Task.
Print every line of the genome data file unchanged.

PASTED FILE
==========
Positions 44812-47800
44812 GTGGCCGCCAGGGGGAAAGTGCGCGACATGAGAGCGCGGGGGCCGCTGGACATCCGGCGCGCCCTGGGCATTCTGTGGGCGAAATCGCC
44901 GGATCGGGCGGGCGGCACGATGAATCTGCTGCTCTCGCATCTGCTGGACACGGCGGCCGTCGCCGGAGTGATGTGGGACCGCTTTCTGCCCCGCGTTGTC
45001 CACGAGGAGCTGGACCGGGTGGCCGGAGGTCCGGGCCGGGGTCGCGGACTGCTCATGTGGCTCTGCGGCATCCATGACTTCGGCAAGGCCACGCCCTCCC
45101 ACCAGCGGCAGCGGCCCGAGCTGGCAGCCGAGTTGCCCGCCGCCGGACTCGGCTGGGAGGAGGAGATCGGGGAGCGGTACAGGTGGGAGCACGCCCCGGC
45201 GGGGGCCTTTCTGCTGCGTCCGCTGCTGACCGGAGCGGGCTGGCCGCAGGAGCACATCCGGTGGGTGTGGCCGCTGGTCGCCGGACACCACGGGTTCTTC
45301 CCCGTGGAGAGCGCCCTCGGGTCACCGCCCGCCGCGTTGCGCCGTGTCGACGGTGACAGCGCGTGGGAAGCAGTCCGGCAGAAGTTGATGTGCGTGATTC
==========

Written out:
Positions 44812-47800
44812 GTGGCCGCCAGGGGGAAAGTGCGCGACATGAGAGCGCGGGGGCCGCTGGACATCCGGCGCGCCCTGGGCATTCTGTGGGCGAAATCGCC
44901 GGATCGGGCGGGCGGCACGATGAATCTGCTGCTCTCGCATCTGCTGGACACGGCGGCCGTCGCCGGAGTGATGTGGGACCGCTTTCTGCCCCGCGTTGTC
45001 CACGAGGAGCTGGACCGGGTGGCCGGAGGTCCGGGCCGGGGTCGCGGACTGCTCATGTGGCTCTGCGGCATCCATGACTTCGGCAAGGCCACGCCCTCCC
45101 ACCAGCGGCAGCGGCCCGAGCTGGCAGCCGAGTTGCCCGCCGCCGGACTCGGCTGGGAGGAGGAGATCGGGGAGCGGTACAGGTGGGAGCACGCCCCGGC
45201 GGGGGCCTTTCTGCTGCGTCCGCTGCTGACCGGAGCGGGCTGGCCGCAGGAGCACATCCGGTGGGTGTGGCCGCTGGTCGCCGGACACCACGGGTTCTTC
45301 CCCGTGGAGAGCGCCCTCGGGTCACCGCCCGCCGCGTTGCGCCGTGTCGACGGTGACAGCGCGTGGGAAGCAGTCCGGCAGAAGTTGATGTGCGTGATTC